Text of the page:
In Korogocho there are few schools anyway, so the need to find food takes priority over education for most children.

"The kids go to Dandora, spend all day there sometimes, raking through the filth for things to eat or sell that might give them or their family a morsel of food," says Adan.

No sooner had he spoken than I came across a boy no more than 10 years old carrying a string of filthy chicken heads and offal he had retrieved from the dump.

"We will boil them, for a soup," said the boy, who would give his name only as Tom, before heading on his way, labouring under a filthy torn sack filled with recyclable plastic and other items his foraging had also provided.

Here in Dandora and Korogocho, alongside the resident slum youngsters, there is also a massive presence of street children who try to escape from police round-ups in the city by hiding in the shanties.

For those lucky enough to survive into adolescence, more often than not a life of crime and violence awaits them.

In Mathare I met James Mawanzia. Born and brought up in the slum for 27 years, he knows all about the pressures of growing up here. "Yes, I was what you might call a bad lad," he tells me as we skirt around the narrow, muddy, rainy-season alleyways of Mathare.

"I was a thief and stole many times, and saw friends die who were no more than boys, some shot down by the police or other gang members," James admits.

Today he works as part of a community programme aimed at helping the people of the slums, especially the young. During my visit James introduced me to 13-year-old Reuben Mbithe, who, together with his grandmother and sister, lives in a shack surrounded by others just like it, heaps of garbage and open sewers.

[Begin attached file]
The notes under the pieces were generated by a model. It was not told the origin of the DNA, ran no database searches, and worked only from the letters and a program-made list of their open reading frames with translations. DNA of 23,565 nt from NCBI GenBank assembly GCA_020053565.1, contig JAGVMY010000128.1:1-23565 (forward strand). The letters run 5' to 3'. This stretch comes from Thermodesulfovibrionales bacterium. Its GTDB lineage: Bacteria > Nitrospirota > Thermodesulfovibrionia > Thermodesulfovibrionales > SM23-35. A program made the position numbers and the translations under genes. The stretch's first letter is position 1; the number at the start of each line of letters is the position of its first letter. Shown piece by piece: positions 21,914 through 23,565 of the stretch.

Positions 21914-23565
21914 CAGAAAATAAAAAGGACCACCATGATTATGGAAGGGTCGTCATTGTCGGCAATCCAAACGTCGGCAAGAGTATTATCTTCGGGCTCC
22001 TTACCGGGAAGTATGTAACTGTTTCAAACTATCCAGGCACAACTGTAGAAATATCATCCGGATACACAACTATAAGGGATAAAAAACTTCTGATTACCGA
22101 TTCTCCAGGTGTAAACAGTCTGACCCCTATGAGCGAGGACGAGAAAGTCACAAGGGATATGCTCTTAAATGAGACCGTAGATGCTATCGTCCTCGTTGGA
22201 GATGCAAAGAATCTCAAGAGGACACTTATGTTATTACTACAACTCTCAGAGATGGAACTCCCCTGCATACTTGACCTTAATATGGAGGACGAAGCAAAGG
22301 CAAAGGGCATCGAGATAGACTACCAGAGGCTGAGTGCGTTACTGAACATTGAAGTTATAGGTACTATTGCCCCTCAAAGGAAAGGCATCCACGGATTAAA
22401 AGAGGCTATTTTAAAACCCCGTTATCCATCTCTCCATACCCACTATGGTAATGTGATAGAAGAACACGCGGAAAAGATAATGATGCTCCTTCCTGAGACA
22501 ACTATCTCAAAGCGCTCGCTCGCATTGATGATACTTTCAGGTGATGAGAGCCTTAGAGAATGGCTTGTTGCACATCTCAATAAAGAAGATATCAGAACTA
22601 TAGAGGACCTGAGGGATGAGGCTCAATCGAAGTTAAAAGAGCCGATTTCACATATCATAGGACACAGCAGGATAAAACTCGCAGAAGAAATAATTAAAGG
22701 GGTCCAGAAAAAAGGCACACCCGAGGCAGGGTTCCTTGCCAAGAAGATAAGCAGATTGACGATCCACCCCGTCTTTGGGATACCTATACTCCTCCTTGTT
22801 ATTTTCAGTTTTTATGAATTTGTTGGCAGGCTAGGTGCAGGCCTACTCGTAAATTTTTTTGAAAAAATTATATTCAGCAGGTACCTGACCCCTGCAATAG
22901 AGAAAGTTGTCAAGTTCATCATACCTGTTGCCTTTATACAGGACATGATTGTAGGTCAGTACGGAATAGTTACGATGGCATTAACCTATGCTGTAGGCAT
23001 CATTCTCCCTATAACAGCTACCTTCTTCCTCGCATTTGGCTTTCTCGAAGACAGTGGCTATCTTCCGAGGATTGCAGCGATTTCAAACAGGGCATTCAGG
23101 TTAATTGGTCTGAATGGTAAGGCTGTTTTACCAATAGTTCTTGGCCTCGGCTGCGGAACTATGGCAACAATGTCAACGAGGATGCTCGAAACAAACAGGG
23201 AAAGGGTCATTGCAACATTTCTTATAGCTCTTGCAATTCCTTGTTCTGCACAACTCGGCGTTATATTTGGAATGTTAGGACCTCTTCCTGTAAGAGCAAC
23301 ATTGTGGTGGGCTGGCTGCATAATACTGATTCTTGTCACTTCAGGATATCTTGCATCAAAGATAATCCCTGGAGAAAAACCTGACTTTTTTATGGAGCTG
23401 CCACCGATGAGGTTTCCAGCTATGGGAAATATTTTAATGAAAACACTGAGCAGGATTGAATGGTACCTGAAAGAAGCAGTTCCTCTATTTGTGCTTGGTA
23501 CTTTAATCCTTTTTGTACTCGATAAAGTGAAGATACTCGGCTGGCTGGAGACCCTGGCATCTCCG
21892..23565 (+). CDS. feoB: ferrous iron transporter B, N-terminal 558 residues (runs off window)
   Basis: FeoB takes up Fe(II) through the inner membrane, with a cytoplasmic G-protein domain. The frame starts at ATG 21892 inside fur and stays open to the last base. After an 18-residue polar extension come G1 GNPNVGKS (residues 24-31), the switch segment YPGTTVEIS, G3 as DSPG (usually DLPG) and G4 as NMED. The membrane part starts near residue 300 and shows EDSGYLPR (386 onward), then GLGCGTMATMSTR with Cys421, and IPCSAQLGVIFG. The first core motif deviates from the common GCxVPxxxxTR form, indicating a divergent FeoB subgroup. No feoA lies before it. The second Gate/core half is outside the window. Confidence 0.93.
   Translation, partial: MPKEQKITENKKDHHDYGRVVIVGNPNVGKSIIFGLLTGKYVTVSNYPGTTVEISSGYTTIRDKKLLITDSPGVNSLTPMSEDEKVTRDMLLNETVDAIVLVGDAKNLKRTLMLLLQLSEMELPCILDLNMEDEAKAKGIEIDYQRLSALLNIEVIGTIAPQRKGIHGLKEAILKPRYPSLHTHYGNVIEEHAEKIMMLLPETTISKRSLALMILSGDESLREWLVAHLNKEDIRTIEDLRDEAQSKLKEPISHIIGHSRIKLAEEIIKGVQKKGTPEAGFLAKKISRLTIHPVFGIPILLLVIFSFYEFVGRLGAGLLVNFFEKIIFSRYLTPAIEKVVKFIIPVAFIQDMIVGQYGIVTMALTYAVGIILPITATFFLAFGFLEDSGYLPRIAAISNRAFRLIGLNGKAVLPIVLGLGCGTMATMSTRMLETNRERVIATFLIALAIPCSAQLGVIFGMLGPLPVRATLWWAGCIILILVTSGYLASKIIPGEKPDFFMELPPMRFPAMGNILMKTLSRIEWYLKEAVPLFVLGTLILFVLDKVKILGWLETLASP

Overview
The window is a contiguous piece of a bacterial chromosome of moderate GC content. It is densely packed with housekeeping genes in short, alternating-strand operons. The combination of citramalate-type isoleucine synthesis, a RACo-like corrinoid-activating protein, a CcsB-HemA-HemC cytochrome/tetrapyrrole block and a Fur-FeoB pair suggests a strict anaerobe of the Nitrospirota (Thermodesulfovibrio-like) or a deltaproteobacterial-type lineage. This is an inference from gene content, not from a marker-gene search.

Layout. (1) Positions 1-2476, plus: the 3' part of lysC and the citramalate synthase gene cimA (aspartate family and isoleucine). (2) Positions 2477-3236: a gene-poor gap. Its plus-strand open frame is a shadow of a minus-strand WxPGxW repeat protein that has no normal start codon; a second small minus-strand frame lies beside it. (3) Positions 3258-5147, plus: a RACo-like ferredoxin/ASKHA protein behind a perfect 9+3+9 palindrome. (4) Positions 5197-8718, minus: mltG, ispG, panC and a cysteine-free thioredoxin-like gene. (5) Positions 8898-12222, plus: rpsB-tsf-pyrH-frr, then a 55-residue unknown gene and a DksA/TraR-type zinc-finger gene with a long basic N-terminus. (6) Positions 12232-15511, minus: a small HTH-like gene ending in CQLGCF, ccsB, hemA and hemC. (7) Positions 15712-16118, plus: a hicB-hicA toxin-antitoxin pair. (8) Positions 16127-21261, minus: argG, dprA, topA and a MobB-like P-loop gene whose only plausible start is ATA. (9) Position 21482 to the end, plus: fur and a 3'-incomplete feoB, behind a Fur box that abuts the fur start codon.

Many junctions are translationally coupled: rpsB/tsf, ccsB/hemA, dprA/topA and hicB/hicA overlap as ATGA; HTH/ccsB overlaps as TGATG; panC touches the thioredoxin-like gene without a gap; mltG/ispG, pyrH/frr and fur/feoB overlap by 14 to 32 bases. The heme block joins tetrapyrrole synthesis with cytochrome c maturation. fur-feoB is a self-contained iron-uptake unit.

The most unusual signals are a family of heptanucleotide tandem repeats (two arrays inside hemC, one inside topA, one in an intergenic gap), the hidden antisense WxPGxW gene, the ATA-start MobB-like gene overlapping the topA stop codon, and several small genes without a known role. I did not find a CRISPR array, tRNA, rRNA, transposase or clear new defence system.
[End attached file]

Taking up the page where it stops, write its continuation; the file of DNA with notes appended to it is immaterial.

"I play football for a junior side," says Reuben when I ask him how he spends his spare time.

"One day I hope to play for Mathare United," he tells me, breaking into a grin at the thought of joining the professional slum-based team that has become something of a legend in Kenya.

As we leave the neighbourhood, outreach worker James points out that Reuben is "a good kid". Like so many other youngsters here in Mathare, Korogocho and Nairobi's other slums, they have as much natural talent and potential as anyone else if only they were given the chance to excel, he tells me.

"They don't need to end up in gangs stealing or scavenging to survive. It's just that places like this leave them little option."